According to the director of South Africa's transmittable disease institution, the Omicron coronavirus variety discovered in southern Africa may be the most promising candidate to replace the extremely infectious Delta form.
The recent discovery of Omicron has sparked widespread concern, with governments restricting international journeys from southern Africa out of worry that the virus may spread swiftly even among vaccinated people, and the World Health Organization warning that it poses a highly significant risk of infection increases.
As per Adrian Puren, interim executive director of South Africa's National Institute for Communicable Diseases (NICD), in a question and answer session with Reuters, what would ultimately overtake Delta? This has been a recurring theme; perhaps this version is the variant, at least in terms of transmissibility.
If Omicron proves the point to be even more easily transmissible than the Delta version, then it could result in a dramatic increase in infections, putting hospitals under strain.
Puren expects research scientists to necessarily know in four weeks whether the Omicron can defy vaccination or past infection-induced total immunity and whether it causes worse than that clinical signs than other variations.
According to anecdotal reports from clinicians who have treated Covid-19 patients in South Africa, Omicron is likely to cause moderate symptoms such as a dry cough, fever, and excessive sweating, although specialists warn against drawing definitive conclusions.
Puren said it would be too soon to determine if Omicron is overtaking Delta in South Africa because local researchers have only generated 87 Omicron sequences so far.
However, the simple fact that instances have been fast increasing, particularly in Gauteng, South Africa's most populous province, indicates that considerable displacement itself has already occurred.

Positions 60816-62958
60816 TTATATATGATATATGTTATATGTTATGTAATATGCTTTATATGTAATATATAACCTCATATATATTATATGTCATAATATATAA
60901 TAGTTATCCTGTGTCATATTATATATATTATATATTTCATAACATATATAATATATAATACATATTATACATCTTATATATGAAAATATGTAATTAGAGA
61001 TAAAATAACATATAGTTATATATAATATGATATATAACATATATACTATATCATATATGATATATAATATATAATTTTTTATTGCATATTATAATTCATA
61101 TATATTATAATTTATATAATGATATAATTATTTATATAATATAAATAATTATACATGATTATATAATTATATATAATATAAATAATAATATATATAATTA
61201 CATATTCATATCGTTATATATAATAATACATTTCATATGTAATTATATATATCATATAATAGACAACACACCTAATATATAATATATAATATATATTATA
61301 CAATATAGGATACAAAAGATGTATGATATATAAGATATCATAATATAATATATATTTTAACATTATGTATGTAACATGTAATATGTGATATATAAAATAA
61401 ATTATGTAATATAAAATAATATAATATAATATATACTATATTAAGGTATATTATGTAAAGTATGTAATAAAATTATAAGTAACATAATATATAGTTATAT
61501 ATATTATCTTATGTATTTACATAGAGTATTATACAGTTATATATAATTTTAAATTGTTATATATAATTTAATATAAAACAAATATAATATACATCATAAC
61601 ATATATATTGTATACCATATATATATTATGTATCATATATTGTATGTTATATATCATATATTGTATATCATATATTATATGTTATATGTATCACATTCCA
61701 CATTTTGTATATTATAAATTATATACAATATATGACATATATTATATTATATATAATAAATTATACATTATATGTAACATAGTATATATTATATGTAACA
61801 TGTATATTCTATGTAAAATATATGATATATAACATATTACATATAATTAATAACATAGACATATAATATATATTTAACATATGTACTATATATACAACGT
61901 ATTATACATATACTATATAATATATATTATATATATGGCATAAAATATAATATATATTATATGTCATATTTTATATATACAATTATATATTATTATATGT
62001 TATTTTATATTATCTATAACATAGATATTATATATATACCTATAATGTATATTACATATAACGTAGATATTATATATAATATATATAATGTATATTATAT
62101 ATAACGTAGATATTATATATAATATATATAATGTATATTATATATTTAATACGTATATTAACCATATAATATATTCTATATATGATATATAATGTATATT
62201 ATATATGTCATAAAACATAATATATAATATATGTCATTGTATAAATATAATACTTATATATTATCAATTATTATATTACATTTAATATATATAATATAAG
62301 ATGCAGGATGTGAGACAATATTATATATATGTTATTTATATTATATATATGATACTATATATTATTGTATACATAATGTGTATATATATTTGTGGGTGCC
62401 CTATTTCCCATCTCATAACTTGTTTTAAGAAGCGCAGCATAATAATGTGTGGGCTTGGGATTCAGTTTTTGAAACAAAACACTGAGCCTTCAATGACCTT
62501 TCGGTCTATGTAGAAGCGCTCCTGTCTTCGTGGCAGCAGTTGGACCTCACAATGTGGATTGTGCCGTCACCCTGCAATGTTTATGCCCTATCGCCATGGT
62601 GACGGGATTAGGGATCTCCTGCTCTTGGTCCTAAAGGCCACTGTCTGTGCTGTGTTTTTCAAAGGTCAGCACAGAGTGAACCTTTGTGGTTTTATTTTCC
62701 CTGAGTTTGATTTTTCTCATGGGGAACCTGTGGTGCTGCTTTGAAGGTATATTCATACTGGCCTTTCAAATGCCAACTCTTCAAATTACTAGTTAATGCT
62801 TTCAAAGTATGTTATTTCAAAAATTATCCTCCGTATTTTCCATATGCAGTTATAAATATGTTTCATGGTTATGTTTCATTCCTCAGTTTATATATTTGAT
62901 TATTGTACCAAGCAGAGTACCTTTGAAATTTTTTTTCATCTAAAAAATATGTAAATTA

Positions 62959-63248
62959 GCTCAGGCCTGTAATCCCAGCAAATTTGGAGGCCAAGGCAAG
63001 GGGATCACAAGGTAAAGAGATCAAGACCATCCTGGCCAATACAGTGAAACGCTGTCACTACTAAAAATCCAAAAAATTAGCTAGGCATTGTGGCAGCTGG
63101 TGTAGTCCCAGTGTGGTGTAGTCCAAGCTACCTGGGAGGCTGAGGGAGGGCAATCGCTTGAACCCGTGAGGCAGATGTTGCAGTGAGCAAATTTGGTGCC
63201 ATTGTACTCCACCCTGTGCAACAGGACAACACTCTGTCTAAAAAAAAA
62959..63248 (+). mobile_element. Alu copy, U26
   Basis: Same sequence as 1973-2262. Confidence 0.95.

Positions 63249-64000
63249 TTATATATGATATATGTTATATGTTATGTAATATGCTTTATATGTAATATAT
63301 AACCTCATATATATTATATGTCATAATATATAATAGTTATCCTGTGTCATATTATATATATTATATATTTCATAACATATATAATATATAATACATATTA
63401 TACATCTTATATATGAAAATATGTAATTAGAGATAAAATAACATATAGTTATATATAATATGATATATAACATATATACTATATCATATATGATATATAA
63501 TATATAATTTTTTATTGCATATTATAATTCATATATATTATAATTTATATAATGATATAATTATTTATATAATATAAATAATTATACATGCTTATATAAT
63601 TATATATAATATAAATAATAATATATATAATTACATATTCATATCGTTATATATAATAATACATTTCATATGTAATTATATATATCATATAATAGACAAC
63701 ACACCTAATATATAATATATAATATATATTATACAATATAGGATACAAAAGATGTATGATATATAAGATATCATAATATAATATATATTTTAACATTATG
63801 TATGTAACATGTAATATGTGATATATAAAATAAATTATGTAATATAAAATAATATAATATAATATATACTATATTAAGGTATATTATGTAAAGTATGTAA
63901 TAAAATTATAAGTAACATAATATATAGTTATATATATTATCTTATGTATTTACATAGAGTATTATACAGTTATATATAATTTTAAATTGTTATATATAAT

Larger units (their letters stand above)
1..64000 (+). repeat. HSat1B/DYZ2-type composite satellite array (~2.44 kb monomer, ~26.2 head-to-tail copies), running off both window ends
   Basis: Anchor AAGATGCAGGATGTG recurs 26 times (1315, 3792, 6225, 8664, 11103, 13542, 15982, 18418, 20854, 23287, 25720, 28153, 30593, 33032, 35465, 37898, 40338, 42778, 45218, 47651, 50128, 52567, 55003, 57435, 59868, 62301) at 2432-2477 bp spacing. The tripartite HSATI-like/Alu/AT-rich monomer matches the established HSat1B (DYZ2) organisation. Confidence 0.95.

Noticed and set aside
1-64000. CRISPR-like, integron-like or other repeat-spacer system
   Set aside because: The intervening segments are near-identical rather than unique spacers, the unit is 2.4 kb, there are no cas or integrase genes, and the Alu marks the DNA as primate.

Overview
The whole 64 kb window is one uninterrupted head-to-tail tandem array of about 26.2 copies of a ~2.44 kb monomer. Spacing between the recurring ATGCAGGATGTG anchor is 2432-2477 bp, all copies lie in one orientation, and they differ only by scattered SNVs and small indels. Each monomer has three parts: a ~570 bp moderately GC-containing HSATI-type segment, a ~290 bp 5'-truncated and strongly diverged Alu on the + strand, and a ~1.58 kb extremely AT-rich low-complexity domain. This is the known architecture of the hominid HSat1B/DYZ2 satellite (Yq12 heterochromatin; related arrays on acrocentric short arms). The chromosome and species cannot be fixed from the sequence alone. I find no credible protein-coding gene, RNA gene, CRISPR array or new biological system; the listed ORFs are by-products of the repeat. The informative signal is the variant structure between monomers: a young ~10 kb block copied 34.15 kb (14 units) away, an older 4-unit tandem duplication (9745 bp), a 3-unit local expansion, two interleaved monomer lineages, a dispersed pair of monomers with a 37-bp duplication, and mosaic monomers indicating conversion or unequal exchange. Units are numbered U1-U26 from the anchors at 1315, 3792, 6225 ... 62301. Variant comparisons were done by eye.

In early July, Delta triggered a third wave of Covid-19 viral infections in South Africa, with over 26,000 cases every day. Omicron is expected to start the fourth wave, with daily virus infections expected to reach 10 thousand by the end of the week, up from around two thousand two hundred and seventy on the initial day of the week.
Viral infections appeared to be spreading across the nation, according to Anne von Gottberg, a forensic microbiologist at the NICD.
An NICD briefing on Monday highlighted a substantial percentage of Covid-19 hospitalizations even among toddlers under the age of two as a cause for worry. Von Gottberg, on the other hand, warned against making the connection with Omicron quite yet.
She stated that it appears that certain of those admissions may have begun before the formation of Omicron. They've also noticed an uptick in influenza occurrences in the previous month or two, so they need to become more vigilant in checking for other respiratory diseases. She stated that they are closely examining the information, however, that she is not confident that they might connect it to Omicron at this time.
South Africa has been commended for rapidly alerting the international scientific community and the World Health Organization (WHO) about Omicron, a courageous move given the harm that travel constraints enforced by several countries, such as the United Kingdom, might very well cause to the country's essential tourism industry.
Throughout the epidemic, the government reported nearly 3 million Covid-19 infections and over 89,000 fatalities, the largest on the African continent.